For obvious reasons you need to prove - first to yourself, later to others - that your inventive step works. That usually means a series of increasingly polished prototypes. This may be where your first big costs kick in. A good prototype is rarely cheap but the closer you can get to a marketable product, the easier it will be to interest potential stakeholders.
For a large-scale or inherently expensive idea, you may need to seek funding for the prototype itself. In that case you need to concentrate on amassing convincing evidence that your idea has the potential to (a) work and (b) make huge amounts of profit to compensate for the much greater level of risk.
To stand any chance of persuading stakeholders that your idea is technically sound and marketable, you must be able to prove not only that it works but also that you have done all you reasonably can to perfect it. There are three main reasons for this:
Before that though, you need to produce at least one and perhaps many first or ‘private’ prototypes (James Dyson built over 5000 prototypes of his Dual Cyclone vacuum cleaner). This is so that:
Your best choice if it’s at all possible. You can’t get much better than real product and with multiple samples to leave around you can speed up evaluation by potential stakeholders. It may in fact be essential for a product that companies need to damage or wear out during testing if they’re to assess it fully (see Testing and assessment by companies later). You’ll also learn a lot about manufacturing methods and costs, which may prevent you from being hoodwinked during licensing negotiations.
Unless you can make trial batches yourself without any risk of disclosure, some legal protection - at least a non-disclosure agreement (Project 5) - will be vital before approaching designers or manufacturers. If cost is a problem, it may be worth exploring the possibility of a joint development venture with a small company (Project 6).
Near-product is what you get when compromises are made to make the exercise affordable. For example: the tooling for an injection moulded plastic product normally costs many thousands of pounds, but it may be possible to commission a cheaper mould that lasts long enough to produce a limited number of acceptable samples. As long as you explain this when presenting your idea, it shouldn’t harm your prospects with stakeholders.
If you can only afford a prototype rather than actual product, make sure it’s a good one. You’ll probably have to improve considerably on the quality of your first prototypes and for that you may well need professional input from a designer or manufacturer (see later). This is likely to make the exercise expensive but worthwhile if it transforms your ugly duckling of a first prototype into something more swanlike.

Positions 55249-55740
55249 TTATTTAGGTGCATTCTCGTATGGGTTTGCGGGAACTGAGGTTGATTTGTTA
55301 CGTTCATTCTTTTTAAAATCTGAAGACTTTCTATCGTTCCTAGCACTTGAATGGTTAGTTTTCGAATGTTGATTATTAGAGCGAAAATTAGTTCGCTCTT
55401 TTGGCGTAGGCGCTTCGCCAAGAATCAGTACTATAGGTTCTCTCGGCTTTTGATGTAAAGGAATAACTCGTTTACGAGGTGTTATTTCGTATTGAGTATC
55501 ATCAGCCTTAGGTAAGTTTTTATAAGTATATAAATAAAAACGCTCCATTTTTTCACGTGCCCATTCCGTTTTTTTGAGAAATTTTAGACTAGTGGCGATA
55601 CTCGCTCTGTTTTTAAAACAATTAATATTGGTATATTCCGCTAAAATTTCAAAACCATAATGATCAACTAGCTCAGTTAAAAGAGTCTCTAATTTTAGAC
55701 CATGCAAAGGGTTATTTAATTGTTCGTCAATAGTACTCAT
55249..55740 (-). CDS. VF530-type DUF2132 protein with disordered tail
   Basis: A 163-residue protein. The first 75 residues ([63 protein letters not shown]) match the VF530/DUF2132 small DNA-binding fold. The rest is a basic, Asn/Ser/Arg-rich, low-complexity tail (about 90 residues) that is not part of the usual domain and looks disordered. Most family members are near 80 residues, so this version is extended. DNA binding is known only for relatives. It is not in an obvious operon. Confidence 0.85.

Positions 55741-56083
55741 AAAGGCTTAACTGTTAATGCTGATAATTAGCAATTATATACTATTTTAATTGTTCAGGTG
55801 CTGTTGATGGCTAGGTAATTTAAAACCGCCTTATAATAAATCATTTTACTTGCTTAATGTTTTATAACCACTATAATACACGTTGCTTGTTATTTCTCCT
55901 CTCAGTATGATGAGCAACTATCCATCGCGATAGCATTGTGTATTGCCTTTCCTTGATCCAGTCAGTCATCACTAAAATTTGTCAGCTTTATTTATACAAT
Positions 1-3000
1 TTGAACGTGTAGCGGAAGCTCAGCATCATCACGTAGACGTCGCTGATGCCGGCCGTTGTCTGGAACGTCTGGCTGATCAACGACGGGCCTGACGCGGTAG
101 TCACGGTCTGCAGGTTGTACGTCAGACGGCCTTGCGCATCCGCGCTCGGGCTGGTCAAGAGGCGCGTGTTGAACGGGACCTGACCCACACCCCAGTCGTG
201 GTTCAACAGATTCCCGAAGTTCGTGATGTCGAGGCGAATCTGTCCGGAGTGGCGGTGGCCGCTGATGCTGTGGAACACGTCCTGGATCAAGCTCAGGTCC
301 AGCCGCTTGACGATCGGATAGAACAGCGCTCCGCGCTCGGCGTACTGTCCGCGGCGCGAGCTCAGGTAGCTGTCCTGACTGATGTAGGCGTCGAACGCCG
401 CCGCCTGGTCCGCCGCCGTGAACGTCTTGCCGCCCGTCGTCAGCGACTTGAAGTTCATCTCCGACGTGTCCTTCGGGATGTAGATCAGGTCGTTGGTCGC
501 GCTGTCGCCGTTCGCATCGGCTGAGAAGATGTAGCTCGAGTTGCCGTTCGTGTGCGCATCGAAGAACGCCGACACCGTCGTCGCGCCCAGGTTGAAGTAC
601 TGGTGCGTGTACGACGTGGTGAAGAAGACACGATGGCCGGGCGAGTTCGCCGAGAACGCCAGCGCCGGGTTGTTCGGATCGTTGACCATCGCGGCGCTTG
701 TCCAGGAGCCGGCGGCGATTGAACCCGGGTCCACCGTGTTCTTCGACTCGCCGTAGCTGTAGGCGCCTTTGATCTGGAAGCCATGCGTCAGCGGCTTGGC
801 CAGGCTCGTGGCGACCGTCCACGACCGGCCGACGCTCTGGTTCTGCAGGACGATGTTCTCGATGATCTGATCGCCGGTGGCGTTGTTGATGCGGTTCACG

Full size is best unless your proposed product is so big that no one would reasonably expect you to lug it around. As far as you can, use materials, relative weights and proportions that would be used in a finished product.
Don’t pay to have the wheel reinvented. We’ve known of inventors being charged very large sums for the ground-up design of a prototype that could easily have made use of cheap parts taken from real products. For example, for a power tool use the plastic casing of an existing tool or one of the standard casings that are readily available for many types of product. Always challenge any suggestion that this won’t do, as custom-made alternatives will usually be much more expensive.
(But learn from the experience of the inventor of an electrical appliance, the UK market for which was then dominated by two fiercely antagonistic companies. He used body components from a mix of their products to make his prototype look good and took it to both companies. This was like showing red rags to two bulls and both meetings flopped. Lesson: be prepared to swap parts to flatter whatever company you’re visiting.)
If your product is huge but you still want a full-size prototype, a sympathetic factory might loan you fabrication space or do the job for you on reasonable terms. It’s worth a try and could lead to a useful partnership.
If money is tight or if the equipment or materials you need are hard to get hold of, use any cheap materials for the prototype as long as the result adequately demonstrates the working principles of your idea, and present it alongside a model of what you think the product should look like. For the model use any cheap workable material - for example, painted wood to represent plastic. For best results consider using a professional model maker, but good ones aren’t cheap so make sure you’re not going to end up spending as much on a model as you might on a decent working prototype.